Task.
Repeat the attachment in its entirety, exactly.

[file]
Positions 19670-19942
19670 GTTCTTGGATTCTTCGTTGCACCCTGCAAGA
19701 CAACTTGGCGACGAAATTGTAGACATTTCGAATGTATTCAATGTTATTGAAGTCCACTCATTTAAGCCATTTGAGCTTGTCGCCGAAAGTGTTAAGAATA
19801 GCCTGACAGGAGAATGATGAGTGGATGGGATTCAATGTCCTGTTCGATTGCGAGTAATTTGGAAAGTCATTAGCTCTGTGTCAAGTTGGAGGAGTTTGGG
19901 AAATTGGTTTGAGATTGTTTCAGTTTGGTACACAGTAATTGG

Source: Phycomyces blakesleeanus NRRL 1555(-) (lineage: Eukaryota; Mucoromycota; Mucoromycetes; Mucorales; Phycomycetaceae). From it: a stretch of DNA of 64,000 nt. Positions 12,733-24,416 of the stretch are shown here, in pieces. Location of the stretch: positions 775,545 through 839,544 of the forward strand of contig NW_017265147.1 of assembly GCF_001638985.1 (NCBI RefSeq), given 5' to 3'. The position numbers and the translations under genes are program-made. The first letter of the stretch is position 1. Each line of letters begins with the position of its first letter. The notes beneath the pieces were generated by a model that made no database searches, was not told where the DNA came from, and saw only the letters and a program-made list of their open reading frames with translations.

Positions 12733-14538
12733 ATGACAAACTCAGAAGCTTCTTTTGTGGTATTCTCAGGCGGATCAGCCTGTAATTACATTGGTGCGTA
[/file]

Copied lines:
Positions 19670-19942
19670 GTTCTTGGATTCTTCGTTGCACCCTGCAAGA
19701 CAACTTGGCGACGAAATTGTAGACATTTCGAATGTATTCAATGTTATTGAAGTCCACTCATTTAAGCCATTTGAGCTTGTCGCCGAAAGTGTTAAGAATA
19801 GCCTGACAGGAGAATGATGAGTGGATGGGATTCAATGTCCTGTTCGATTGCGAGTAATTTGGAAAGTCATTAGCTCTGTGTCAAGTTGGAGGAGTTTGGG
19901 AAATTGGTTTGAGATTGTTTCAGTTTGGTACACAGTAATTGG

Source: Phycomyces blakesleeanus NRRL 1555(-) (lineage: Eukaryota; Mucoromycota; Mucoromycetes; Mucorales; Phycomycetaceae). From it: a stretch of DNA of 64,000 nt. Positions 12,733-24,416 of the stretch are shown here, in pieces. Location of the stretch: positions 775,545 through 839,544 of the forward strand of contig NW_017265147.1 of assembly GCF_001638985.1 (NCBI RefSeq), given 5' to 3'. The position numbers and the translations under genes are program-made. The first letter of the stretch is position 1. Each line of letters begins with the position of its first letter. The notes beneath the pieces were generated by a model that made no database searches, was not told where the DNA came from, and saw only the letters and a program-made list of their open reading frames with translations.

Positions 12733-14538
12733 ATGACAAACTCAGAAGCTTCTTTTGTGGTATTCTCAGGCGGATCAGCCTGTAATTACATTGGTGCGTA